The structure of cold-adapted enzymes are highly flexible which allows them to unfold at low to moderate temperatures. Researches have tried many methods to study the unfolding and folding transitions in order to determine the way they unfold and measure the kinetic and conformational stabilities of enzymes. Such methods include spectrophotometric, calorimetric, and electrophoretic methods. Experiments have been conducted using these techniques on multidomain proteins like chitobiase. Proteins have a tendency to unfold and such processes are irreversible. When large multidomain proteins unfold due to heat, these proteins tend to be kinetically driven to finish the unfolding process.
The only example of a cold-adapted enzyme that has reversible unfolding is AHA. At temperatures of 20°C or above, AHA has reversible unfolding that is shown by 100% recovery of ΔH cal., the total amount of heat absorbed during unfolding, during a second scan after the initial thermal denaturation. Small-molecular weight enzymes unfold with the process of cooperative unfolding. Cooperative unfolding happens because of its tightly packed bulk which causes a small number of interactions between other structural elements, helping it conserve its natural state. If the limited number of interactions in cooperative unfolding were to be disturbed, a two-state unfolding may occur due to increased interactions.
In the enzyme pancreatic porcine α-amylase (PPA) and more stable mutants of AHA, the two-state unfolding process does not occur. Instead, other types of folding could come from increased ionic interactions, causing the frequency of intramolecular discrepancies to occur during folding. AHA mutants show this concept of discrepancies or divergence, causing the rate of thermal inactivation to be directly comparable to the extent of reversibility.
In the enzyme TUG-GE, at the temperatures 3°C and 12°C, AHA unfolds reversibly and shows two transitions. The transition that unfolds at a lower urea concentration belongs to the active-site region. The active site is formed by cooperative unfolding of structures, showing independent unfolding of other more stable regions, or the domains, of the protein.. The substrate-binding region of the cold-adapted enzyme is found to be the most flexible region when the unfolding starts due to its high Km. The research on AHA shows that instability of active-site region is key to heat-labile enzymes, and is an important concept in examining a broader range of cold-adapted enzymes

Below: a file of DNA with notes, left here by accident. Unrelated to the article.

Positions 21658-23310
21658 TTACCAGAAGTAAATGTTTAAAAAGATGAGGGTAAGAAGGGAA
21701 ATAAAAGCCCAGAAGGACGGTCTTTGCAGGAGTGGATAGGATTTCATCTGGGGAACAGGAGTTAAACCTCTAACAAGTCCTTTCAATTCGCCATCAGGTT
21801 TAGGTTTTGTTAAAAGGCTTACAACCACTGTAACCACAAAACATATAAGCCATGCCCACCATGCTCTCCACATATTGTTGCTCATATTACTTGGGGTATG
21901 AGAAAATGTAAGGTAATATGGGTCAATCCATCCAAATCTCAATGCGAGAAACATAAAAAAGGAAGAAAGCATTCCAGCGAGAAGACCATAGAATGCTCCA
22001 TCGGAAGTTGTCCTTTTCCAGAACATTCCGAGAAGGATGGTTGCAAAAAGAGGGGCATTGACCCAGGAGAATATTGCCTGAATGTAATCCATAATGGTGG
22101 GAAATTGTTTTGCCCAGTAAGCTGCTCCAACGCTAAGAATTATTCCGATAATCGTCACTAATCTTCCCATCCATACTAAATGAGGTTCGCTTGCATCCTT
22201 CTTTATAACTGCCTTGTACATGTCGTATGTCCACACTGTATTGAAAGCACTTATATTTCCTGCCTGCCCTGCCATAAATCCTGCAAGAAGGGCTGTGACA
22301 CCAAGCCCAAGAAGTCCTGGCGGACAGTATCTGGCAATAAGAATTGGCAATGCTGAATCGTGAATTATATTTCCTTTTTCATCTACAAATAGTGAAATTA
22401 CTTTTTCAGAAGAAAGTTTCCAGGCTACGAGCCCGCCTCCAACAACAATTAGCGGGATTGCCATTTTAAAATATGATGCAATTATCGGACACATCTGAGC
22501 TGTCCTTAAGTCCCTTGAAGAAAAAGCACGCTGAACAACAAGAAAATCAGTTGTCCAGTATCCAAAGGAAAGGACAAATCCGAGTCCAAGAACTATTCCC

The process of enzyme inactivation or denaturation is shown with kinetic stability. Most cold-adapted enzymes have a half-life of less than 20 minutes at the temperature of 50°C, some enzymes even denature at lower temperatures. In order to predict kinetic stability, it is essential to consider the magnitude of the free-energy change between the folded, or active, state and the transition state shown below by:
F K¦↔ 〖TS〗^# k¦→ D
F = folded enzyme
K = equilibrium constant
K= first-order rate constant
D = denatured state
Cold-adapted enzymes increase the rate of thermal unfolding with a decreased ΔG# shown by the equation:
ΔG#= =RT ln K
Reduced thermostability of cold-adapted enzymes could be due to low ΔH# of the folded form. A certain number of monovalent interactions need to be broken to reach transition state (TS#) and a reduction in this number causes the low number of the folded form. An example of an enzyme that has low thermostability, a direct result from increased disorder of the transition state, is the enzyme glutamate dehydrogenase. During unfolding, a key note to the decreased entropy of thermostable enzymes could have come about from the hydration of nonpolar groups. This is caused by water forming ordered structures around hydrophobic side chains thus decreasing the entropy o the system. It is vital to determine activation parameters of denaturation in order to discover a larger range of cold-adapted enzymes and their thermostable homologs.
Flexibility and Structural adaptationEdit
X-ray structures of cold-adapted enzymes have been discovered to show the structural basis of cold adaptation by comparing these x-ray structures with homology models of proteins from mesophiles and thermophiles. An important factor to the activity and stability of a enzyme is its physiological environment. Studies have also shown that mainly marine organisms have been used to study cold-adapted enzymes. The X-ray structure of enzyme citrate synthase has been determined and compared to other enzymes of Bacteria, Eucarya, and Achaea. Due to the absence of crystal structure information, studies generally choose closely related organisms. By maximizing thermal differences and minimizing phylogenetic differences in comparative data sets, the lack of x-ray structures for enzymes can be countered.